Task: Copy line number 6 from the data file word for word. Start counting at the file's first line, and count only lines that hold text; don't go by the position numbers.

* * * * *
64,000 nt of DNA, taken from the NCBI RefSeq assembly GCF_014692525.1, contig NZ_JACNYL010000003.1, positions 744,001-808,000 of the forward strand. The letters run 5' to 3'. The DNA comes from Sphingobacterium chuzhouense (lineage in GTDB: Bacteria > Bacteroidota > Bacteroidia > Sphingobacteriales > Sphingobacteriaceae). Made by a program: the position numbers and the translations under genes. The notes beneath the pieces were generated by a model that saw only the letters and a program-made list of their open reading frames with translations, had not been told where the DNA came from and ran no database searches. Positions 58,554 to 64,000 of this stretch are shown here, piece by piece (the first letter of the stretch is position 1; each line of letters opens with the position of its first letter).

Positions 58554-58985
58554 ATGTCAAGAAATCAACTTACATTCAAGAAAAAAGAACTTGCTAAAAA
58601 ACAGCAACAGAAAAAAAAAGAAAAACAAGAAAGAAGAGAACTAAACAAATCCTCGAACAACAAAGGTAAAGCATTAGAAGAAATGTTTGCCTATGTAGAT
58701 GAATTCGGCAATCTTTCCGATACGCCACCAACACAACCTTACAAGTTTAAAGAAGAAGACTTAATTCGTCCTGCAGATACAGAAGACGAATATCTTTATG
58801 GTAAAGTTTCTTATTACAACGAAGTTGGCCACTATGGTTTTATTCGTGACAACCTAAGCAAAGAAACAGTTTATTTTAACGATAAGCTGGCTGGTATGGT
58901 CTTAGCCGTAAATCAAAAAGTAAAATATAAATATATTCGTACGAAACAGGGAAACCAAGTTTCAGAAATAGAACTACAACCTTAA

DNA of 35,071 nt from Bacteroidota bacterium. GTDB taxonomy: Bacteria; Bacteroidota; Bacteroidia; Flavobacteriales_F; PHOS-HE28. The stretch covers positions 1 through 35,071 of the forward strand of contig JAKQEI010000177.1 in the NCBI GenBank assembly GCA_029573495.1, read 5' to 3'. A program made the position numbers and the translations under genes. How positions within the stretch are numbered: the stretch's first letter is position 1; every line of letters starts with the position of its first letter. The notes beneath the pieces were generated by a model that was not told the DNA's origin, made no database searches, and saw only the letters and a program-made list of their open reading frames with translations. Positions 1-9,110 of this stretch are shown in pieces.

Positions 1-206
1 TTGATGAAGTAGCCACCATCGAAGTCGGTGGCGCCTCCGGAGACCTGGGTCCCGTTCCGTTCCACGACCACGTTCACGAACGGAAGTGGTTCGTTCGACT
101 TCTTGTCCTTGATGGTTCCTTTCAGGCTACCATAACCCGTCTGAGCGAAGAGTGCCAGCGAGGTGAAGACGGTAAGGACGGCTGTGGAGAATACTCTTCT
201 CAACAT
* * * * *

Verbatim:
58801 GTAAAGTTTCTTATTACAACGAAGTTGGCCACTATGGTTTTATTCGTGACAACCTAAGCAAAGAAACAGTTTATTTTAACGATAAGCTGGCTGGTATGGT